Fresh out of college in 1981, I went from my college dorm room to a wooden shack in the remote coffee-growing Costa Rican village of Pejibaye. I spent the next two years as a Peace Corps volunteer working with small farmers in running a coffee and sugar cooperative, helping them to manage their business and increase their family incomes. At the same time, I worked with a group of cheese producers, helping them to market their product to urban areas. I also reached out to a nearby village to assist a newly formed women's cooperative that was trying to market jam and jellies. I put together a proposal for the cooperative that won a $5,000 grant, allowing the women to build a small facility for their business.
It is a cliche to say that I got much more out of the Peace Corps experience than I gave, but I know that it's true. I learned, for example, how incredibly resourceful people can be in earning a living, providing for their families and jointly resolving challenges at the level of a small, rural community. I also learned that fancy, high-tech solutions are not always the answer and that money is not the key ingredient to resolving problems, success, satisfaction, or happiness.
After my stint in the Peace Corps, which included a third year in the country's capital, San Jose I landed a job for a year, also in San Jose, as a USAID contractor working on President Reagan's Caribbean Basin Initiative. My job was identifying U.S. markets for the kinds of cooperatives with which I had been working as a volunteer. Because of a bureaucratic snafu, I went for months without pay, with only my meager Peace Corps savings to sustain myself. One day, walking to my home in San Jose, I came across a USAID official I had known in the past, and pleaded for help. That did the trick. Shortly after, I received my first paycheck in months.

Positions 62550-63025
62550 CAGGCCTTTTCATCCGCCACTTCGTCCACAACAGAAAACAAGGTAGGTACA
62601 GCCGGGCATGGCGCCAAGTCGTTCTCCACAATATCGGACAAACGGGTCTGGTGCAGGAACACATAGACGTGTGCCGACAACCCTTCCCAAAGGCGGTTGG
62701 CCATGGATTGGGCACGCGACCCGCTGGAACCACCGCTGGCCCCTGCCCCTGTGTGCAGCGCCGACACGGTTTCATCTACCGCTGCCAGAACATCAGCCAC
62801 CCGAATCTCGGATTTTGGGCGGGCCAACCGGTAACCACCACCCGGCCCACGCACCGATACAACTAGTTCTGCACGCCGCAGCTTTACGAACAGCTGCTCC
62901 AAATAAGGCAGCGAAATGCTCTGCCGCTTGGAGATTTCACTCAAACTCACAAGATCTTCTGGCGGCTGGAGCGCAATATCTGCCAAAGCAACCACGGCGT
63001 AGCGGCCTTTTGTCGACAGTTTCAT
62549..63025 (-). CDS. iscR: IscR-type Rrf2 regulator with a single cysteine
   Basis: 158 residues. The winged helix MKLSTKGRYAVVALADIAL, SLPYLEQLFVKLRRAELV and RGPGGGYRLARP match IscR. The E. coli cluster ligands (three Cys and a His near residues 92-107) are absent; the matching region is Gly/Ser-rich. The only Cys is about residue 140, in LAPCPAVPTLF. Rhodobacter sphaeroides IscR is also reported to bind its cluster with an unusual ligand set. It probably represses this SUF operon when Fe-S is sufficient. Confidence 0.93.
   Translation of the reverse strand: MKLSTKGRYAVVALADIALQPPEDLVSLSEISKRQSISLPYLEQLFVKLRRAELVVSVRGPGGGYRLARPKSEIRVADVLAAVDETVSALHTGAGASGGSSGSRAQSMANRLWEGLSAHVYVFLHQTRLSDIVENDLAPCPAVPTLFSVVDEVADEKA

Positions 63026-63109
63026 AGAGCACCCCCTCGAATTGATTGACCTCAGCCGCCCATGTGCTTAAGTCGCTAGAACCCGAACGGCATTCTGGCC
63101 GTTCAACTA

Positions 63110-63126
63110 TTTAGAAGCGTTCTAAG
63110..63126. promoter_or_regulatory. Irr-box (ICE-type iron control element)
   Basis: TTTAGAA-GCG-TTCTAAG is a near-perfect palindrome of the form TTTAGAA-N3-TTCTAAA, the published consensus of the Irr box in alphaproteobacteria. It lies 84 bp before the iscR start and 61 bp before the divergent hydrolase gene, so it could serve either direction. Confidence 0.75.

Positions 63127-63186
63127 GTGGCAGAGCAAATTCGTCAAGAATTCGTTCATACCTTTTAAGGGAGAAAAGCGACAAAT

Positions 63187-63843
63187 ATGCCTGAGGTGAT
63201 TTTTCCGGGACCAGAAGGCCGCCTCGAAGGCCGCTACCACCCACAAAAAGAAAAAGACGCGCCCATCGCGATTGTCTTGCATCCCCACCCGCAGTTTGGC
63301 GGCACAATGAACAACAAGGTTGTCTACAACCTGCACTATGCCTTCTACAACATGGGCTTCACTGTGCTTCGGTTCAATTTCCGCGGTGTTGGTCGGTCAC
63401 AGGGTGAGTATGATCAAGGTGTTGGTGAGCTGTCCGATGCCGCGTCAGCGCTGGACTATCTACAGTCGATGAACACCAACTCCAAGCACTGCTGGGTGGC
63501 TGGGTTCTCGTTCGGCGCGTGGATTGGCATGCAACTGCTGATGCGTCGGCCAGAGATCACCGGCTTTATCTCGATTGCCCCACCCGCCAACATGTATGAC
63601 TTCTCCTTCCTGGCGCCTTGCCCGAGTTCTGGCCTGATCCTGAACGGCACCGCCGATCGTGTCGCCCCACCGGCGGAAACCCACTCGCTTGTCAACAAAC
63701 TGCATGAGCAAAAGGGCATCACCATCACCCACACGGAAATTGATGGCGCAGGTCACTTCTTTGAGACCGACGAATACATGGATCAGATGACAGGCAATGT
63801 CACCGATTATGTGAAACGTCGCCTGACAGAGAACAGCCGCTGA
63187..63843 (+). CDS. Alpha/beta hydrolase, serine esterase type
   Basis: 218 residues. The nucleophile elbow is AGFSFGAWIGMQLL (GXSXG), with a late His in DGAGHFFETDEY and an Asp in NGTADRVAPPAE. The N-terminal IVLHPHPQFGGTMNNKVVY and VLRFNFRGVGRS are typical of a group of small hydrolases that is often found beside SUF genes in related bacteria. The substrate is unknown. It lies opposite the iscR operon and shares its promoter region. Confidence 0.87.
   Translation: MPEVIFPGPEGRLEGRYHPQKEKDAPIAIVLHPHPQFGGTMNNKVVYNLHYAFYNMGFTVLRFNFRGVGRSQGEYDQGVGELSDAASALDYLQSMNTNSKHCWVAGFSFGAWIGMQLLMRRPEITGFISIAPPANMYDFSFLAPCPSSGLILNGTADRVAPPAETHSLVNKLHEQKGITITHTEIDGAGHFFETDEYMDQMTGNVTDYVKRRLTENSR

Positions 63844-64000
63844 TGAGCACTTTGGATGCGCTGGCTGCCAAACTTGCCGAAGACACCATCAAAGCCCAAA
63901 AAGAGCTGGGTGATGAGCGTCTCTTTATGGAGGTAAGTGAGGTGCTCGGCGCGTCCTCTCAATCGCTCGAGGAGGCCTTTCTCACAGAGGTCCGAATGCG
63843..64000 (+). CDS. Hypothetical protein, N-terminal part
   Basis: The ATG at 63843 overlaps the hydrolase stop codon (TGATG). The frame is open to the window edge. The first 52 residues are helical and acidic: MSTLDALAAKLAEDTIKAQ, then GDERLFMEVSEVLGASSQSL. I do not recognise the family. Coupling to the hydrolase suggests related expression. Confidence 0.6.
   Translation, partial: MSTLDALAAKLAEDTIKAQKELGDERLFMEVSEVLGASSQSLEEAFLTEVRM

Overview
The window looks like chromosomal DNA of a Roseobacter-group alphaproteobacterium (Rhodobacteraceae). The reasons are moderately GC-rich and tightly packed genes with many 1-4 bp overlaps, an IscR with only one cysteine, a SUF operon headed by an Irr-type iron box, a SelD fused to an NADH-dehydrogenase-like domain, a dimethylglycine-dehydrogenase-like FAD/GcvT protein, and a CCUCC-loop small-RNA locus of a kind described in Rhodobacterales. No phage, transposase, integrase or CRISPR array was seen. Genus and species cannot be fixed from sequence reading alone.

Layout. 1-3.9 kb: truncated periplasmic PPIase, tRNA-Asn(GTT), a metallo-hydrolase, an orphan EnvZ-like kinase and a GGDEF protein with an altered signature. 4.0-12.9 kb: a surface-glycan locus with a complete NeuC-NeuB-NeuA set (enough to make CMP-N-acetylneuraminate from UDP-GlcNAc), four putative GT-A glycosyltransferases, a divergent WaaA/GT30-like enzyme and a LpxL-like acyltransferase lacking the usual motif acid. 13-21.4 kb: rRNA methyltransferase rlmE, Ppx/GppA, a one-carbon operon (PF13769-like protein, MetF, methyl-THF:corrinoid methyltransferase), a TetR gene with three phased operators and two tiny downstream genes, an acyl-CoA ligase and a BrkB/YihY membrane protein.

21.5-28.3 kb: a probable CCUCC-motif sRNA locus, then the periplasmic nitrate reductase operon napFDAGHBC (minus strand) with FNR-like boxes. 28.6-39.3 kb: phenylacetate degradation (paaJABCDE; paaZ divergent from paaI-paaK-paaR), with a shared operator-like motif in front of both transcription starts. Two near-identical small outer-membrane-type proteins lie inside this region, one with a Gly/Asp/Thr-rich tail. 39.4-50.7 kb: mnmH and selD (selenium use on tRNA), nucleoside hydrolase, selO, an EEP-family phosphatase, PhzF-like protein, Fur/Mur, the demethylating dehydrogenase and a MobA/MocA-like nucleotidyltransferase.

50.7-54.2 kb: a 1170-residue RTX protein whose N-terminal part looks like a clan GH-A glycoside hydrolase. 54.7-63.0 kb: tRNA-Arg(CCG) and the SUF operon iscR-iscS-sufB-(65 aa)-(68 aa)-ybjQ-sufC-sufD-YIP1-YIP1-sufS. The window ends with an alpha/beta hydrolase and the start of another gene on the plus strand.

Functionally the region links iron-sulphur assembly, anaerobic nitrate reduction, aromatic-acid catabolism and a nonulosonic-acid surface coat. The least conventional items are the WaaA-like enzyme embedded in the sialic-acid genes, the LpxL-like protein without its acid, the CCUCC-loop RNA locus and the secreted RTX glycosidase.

Twenty-five years later, as Charge d'Affaires at the American Embassy in Santo Domingo, I welcomed the new Peace Corps Director, Aaron Williams, to my office. Director Williams had done his Peace Corps Service in the Dominican Republic, and he was happy to learn that I was also a former PCV (Peace Corps Volunteer). In the course of reminiscing about my time in Costa Rica, Director Williams noted that he too had been in Costa Rica in the mid-1980s, working for USAID. And then, in one of those coincidences that make Foreign Service life unique, I realized that the young USAID official who had resolved my paycheck problem all those years ago had been none other than the current Peace Corps Director.
This year, both USAID and the Peace Corps are celebrating their 50th anniversaries. I was blessed to be a Peace Corps volunteer, a life-changing experience that continues to inform my perspective today.